*     *     *

My father’s cousin Dave sent me a chain email that talked about how the Jews had contributed incredible learning and culture to Spain, but were expelled in 1492. The email suggested that Muslims contributed poverty and violence to European culture and should be expelled. I was tempted not to answer. I didn’t talk to Dave often, and I wasn’t sure how to talk to a man sixty years older than me about how short-sighted and racist I found his email. Then I remembered my father’s words.

I wrote back that I was glad to hear from him. I told him that my father had always said that the Jews and Arabs were brothers. (I knew that statement had the purity of coming from a dead man everyone loved.) I asked him to stop forwarding me emails of this kind, but that I would love to get letters from him. I told him a few things about my job and that I was moving in with Mike, the man I would eventually marry. I never heard from Dave again.

Don’t talk to the Goldsteins about Israel. I now realize that does not mean, “don’t start an argument.” My family loved a good argument. Instead it meant, “Don’t nudge the sleeping dragon of racism.” We don’t want to know. Because if we knew we would have to act, or at least speak up. And then we would have to deal with what followed.

*     *     *

At a neighbor’s Hanukah party (my second Hanukah party ever at age 39), I sit next to a woman in her sixties. “I don’t have a mezuzah,” she said. “I don’t tell people I’m Jewish.” She lives in a smallish town in New Hampshire.

“Why?” I ask.

“I’m afraid of prejudice,” she said. Our conversation moved on to other things. Twenty minutes later, I heard her tell someone else, “I would never get on a plane with an Arab.” It was thirteen years after September 11.

“Oh, come on,” the other person said. “Not all Arabs are terrorists.”

“You never know,” she said. Her face hardened. “I wouldn’t feel safe with any of those people. Would you?”

I wasn’t silent out of respect. I was silent out of fear, not fear for my safety, but fear of what people would have thought of me. And even more so, I was afraid of being embarrassed, of being looked down on, of being wrong, of having my cover blown.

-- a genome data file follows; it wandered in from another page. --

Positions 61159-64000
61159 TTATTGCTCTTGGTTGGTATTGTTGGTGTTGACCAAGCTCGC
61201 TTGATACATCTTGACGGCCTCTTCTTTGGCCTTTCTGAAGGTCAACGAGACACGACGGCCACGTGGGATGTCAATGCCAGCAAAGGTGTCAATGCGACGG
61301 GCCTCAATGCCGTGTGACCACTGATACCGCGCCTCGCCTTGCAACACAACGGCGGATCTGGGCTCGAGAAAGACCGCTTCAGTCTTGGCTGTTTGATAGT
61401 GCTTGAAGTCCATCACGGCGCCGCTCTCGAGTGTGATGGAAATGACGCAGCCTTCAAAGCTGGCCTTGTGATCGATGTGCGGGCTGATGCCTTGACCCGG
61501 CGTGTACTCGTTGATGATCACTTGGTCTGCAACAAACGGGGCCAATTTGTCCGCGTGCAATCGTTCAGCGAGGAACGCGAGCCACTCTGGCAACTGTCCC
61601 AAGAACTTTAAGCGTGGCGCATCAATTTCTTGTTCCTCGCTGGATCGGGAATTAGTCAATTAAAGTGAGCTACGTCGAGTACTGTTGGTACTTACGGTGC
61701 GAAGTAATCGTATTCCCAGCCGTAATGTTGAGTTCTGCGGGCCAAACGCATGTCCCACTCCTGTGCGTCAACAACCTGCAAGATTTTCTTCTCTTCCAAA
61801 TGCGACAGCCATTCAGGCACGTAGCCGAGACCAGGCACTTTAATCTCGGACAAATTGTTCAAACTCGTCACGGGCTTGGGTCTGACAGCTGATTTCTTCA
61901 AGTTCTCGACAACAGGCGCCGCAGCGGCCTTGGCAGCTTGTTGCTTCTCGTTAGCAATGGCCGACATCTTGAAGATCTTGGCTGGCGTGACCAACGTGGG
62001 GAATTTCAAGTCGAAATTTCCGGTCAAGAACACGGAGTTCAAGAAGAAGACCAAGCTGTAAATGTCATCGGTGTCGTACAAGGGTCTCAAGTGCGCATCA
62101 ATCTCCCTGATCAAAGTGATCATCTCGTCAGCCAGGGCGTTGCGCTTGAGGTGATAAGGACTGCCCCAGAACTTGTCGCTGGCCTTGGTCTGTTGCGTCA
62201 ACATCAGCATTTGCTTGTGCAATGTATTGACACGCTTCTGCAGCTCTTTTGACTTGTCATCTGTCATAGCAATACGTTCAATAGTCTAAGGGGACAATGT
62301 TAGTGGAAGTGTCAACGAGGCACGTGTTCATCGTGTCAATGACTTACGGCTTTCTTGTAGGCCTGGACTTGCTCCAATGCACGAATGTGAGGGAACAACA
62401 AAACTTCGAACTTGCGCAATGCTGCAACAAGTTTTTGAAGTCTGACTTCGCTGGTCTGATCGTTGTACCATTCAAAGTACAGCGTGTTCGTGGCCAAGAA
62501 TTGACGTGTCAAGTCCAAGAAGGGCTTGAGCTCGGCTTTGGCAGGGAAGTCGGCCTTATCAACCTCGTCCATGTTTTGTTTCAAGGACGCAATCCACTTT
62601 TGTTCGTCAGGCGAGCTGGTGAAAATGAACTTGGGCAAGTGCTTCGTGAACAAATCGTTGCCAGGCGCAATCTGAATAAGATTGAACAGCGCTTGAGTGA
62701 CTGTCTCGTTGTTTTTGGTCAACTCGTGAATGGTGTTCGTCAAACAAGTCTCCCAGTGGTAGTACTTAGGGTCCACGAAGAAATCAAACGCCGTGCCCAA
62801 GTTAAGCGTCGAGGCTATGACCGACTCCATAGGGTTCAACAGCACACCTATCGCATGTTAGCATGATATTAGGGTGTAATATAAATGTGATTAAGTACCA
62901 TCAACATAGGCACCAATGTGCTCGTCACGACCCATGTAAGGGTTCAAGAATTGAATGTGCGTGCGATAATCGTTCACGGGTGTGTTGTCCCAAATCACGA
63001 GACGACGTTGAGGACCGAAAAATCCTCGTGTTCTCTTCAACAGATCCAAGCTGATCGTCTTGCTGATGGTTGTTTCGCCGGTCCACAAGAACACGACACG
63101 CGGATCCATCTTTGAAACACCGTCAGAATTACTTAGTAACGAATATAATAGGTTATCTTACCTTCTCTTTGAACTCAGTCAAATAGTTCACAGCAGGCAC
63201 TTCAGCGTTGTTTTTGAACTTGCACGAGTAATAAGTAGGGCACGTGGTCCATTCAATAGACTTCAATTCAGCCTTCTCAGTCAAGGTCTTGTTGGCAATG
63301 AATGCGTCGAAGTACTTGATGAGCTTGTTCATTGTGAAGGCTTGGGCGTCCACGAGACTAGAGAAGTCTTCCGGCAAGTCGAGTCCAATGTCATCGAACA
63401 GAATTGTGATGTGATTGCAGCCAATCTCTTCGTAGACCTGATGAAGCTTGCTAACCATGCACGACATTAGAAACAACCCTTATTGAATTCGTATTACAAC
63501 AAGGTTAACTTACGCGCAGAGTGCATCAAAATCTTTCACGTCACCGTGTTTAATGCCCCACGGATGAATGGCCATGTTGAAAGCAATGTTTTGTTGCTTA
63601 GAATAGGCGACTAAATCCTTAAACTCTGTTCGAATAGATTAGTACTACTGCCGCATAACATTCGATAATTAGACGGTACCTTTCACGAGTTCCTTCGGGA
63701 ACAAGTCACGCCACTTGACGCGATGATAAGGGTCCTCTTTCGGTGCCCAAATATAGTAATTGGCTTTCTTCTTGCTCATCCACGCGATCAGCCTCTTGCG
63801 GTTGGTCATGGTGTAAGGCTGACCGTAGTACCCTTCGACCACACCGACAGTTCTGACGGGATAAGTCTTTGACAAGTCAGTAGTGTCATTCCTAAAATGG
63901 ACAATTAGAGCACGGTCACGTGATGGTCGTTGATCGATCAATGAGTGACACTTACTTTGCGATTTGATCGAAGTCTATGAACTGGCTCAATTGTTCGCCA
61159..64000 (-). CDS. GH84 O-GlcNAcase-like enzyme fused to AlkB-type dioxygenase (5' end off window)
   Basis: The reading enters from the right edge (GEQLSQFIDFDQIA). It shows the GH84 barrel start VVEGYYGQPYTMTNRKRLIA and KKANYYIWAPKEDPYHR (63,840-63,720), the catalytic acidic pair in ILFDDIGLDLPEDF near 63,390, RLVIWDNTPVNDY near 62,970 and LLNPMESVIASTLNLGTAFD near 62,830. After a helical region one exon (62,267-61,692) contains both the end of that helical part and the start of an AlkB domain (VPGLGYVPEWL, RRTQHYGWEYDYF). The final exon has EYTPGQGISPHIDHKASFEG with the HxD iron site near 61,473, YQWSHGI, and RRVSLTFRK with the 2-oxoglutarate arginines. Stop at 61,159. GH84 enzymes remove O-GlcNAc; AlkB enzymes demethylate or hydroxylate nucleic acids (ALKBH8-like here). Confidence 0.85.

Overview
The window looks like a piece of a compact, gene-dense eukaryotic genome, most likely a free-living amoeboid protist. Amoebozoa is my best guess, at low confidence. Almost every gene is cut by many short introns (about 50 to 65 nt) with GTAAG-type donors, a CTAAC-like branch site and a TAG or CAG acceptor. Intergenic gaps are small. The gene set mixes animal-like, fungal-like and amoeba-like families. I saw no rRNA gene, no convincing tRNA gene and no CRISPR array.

To my shame, I did not respond to my neighbor’s friend. I was angry, but did not engage. Instead Mike spoke up about the many Muslim students he had taught over the years, and others joined him in the conversation. I had gotten used to talking to my non-Jewish liberal friends about how I found Israel’s treatment of the Palestinians hypocritical to say the least. But when there were Jews around, I was silent around the subject. What could I tell her that would make her understand? I thought to myself. I can blame the fact that my parents taught me to be polite. I can blame that I was the youngest nonfamily guest and I didn’t want to offend the hosts. I can blame that on the old Eastern/Western Goldstein silence. But they’re just excuses.

I wasn’t silent out of respect. I was silent out of fear, not fear for my safety, but fear of what people would have thought of me. And even more so, I was afraid of being embarrassed, of being looked down on, of being wrong, of having my cover blown. Everyone would know I wasn’t a real Jew.

*     *     *

A month later terrorists blew up the offices of Charlie Hebdo in Paris. The prime minister of France lamented that this violence might cause Jews to flee France, and how that would be a loss to the Republic. He discounted far-right anti-Semitism of white supremacists, and instead talked about “this new anti-Semitism comes from the difficult neighborhoods, from immigrants from the Middle East and North Africa, who have turned anger about Gaza into something very dangerous. Israel and Palestine are just a pretext. There is something far more profound taking place now.”

In the early twentieth century, many Americans talked about the new, dangerous immigrants with close ties to foreign radicalism. A banker on the Board of Overseers at Harvard wrote to Harvard’s president, “there is acknowledgment of interests of political control beyond, and in the minds of these people, superior to the Government of this country—the Jew is always a Jew first and an American second…” During World War II, a Gallup poll revealed that Americans saw Jews as the group with the greatest menace to American security, over Germans and Japanese.

*     *     *

When I was a teenager, I made my own peace with Israel by vowing that I would never go there. I figured I didn’t really know enough to be able to engage either side, so I held myself above the whole situation. This was something I learned as an Eastern Goldstein. My mother protected herself by proclaiming to be a self-loathing Jew. My father offered platitudes. But platitudes sound different coming from a man who was in World War II.